Note: if you want a CSV example (ie, an example that you can run as-is), see the built-in docs:

library(healthcareai)
?healthcareai

Step 2: Set your parameters via SupervisedModelParameters

  • Return: an object representing your specific configuration.
  • Arguments:
    • df: a data frame. The data your model is based on.
    • type: a string. This will either be 'classification' or 'regression'.
    • impute: a boolean, defaults to FALSE. Whether to impute by replacing NULLs with column mean (for numeric columns) or column mode (for categorical columns).
    • grainCol: a string, defaults to None. Name of possible GrainID column in your dataset. If specified, this column will be removed, as it won't help the algorithm.
    • testWindowCol: a string. Name of utility column used to indicate whether rows are in train or test set. Recall that test set receives predictions.
    • predictedCol: a string. Name of variable (or column) that you want to predict.
    • writeToDB: a boolean, defaults to TRUE. If TRUE, predictions will be written to the destination table.
    • debug: a boolean, defaults to FALSE. If TRUE, console output when comparing models is verbose for easier debugging.
    • cores: an int, defaults to 4. Number of cores on machine to use for model training.
    • sqlConn: a string. Specifies the driver, server, database, and whether you're using a trusted connection (which is preferred).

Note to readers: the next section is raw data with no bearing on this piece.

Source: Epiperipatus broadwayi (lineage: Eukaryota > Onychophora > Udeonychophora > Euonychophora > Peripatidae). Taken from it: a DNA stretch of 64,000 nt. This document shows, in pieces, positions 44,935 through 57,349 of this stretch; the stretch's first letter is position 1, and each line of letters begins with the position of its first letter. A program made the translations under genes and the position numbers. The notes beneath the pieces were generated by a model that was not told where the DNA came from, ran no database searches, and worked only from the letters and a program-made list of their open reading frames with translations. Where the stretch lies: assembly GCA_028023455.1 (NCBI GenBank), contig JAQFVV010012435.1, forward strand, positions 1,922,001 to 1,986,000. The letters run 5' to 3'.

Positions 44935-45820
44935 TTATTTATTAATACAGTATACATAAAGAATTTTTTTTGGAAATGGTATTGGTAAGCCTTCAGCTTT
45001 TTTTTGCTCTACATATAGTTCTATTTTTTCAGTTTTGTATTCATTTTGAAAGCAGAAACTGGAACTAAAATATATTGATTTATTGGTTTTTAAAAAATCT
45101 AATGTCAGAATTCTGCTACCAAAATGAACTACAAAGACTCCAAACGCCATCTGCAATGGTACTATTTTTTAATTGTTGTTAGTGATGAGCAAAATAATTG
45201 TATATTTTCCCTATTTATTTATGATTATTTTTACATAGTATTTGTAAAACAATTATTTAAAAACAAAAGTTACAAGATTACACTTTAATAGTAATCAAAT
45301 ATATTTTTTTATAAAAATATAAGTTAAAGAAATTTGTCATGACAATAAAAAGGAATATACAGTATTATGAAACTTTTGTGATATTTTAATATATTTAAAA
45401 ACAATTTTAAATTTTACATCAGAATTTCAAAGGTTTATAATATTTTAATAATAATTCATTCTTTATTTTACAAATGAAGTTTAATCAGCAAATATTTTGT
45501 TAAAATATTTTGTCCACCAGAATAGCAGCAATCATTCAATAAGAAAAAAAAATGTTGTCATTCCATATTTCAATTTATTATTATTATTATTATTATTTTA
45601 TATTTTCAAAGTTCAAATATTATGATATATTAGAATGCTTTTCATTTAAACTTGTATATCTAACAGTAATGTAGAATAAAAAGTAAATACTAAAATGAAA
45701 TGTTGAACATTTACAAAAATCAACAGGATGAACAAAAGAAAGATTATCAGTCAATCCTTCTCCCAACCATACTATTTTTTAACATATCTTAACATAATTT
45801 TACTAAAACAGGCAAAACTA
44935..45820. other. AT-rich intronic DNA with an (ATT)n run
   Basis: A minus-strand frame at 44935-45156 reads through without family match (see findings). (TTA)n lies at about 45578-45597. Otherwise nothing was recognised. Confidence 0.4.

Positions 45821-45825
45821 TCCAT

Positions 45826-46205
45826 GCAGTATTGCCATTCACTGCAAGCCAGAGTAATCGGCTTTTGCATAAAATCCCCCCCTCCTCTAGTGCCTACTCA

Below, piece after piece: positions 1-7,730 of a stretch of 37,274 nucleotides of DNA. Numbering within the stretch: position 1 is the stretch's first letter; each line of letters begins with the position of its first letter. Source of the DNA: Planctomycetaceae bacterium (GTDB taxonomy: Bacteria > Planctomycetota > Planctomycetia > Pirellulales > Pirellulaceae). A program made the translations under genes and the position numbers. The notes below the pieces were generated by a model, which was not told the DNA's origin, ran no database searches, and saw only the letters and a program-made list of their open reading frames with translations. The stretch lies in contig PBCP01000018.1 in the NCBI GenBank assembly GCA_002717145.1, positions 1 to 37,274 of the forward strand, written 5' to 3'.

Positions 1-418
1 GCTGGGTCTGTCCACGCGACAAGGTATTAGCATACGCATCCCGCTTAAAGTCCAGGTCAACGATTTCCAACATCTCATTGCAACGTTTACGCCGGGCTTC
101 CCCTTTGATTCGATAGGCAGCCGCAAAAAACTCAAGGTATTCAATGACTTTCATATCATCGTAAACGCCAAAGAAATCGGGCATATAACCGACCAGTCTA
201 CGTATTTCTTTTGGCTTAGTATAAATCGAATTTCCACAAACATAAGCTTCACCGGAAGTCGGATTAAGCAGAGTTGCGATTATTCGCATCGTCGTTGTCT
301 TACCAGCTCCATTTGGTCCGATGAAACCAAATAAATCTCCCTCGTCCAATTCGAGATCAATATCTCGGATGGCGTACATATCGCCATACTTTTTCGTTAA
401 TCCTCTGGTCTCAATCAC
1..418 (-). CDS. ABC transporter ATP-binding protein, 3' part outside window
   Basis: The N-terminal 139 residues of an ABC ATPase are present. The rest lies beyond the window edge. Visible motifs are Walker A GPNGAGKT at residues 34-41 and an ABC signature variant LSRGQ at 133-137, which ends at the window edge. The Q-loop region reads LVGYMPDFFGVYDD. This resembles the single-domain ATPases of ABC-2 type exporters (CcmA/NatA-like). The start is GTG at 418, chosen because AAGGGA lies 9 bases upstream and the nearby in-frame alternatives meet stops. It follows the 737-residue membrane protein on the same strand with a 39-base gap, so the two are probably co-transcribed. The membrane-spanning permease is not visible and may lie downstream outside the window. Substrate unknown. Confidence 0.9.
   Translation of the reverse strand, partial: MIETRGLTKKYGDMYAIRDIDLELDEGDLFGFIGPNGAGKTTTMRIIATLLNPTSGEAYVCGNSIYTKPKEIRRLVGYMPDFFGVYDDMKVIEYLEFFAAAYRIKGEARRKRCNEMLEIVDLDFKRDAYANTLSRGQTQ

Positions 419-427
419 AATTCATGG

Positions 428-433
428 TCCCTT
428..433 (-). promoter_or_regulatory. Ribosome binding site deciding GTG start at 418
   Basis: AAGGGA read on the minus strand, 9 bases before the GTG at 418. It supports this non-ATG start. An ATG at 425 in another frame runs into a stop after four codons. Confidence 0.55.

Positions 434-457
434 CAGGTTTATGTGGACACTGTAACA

• destSchemaTable : a string. Denotes the output schema and table (separated by a period) where the predictions should be pushed.
p <- DeploySupervisedModelParameters$new()
p$df = df
p$type = 'classification'
p$impute = TRUE
p$grainCol = 'GrainID'
p$testWindowCol = 'InTestWindow'
p$predictedCol = 'SalariedFlag'
p$debug = FALSE
p$cores = 1
p$sqlConn = connection.string
p$destSchemaTable = 'dbo.HCRDeployClassificationBASE'

Step 3: Create the models via the DeployLasso or DeployRandomForest algorithms.

# Run Lasso (if that's what performed best in the develop step)
dL <- LassoDeployment$new(p)
dL$deploy()

# Or run RandomForest (if that's what performed best in the develop step)
dL <- RandomForestDeployment$new(p)
dL$deploy()

# Or run Linear Mixed Model (if that's what performed best in the develop step)

p$personCol = 'PatientID' # Change to your PatientID col
lMM <- LinearMixedModelDeployment$new(p)
lMM$deploy()

Full example code for SQL Server

#### Classification example using SQL Server data ####
# This example requires you to first create a table in SQL Server
# If you prefer to not use SAMD, execute this in SSMS to create output table:
# CREATE TABLE dbo.HCRDeployClassificationBASE(
#   BindingID float, BindingNM varchar(255), LastLoadDTS datetime2,
#   PatientEncounterID int, <--change to match inputID
#   PredictedProbNBR decimal(38, 2),
#   Factor1TXT varchar(255), Factor2TXT varchar(255), Factor3TXT varchar(255)
# )

## 1. Loading data and packages.
ptm <- proc.time()
library(healthcareai)

connection.string <- "
driver={SQL Server};
server=localhost;
database=SAM;
trusted_connection=true
"

query <- "
SELECT
[PatientEncounterID] --Only need one ID column for random forest
,[SystolicBPNBR]
,[LDLNBR]
,[A1CNBR]
,[GenderFLG]
,[ThirtyDayReadmitFLG]
,[InTestWindowFLG]
FROM [SAM].[dbo].[HCRDiabetesClinical]
"

df <- selectData(connection.string, query)

head(df)
str(df)

## 2. Train and save the model using DEVELOP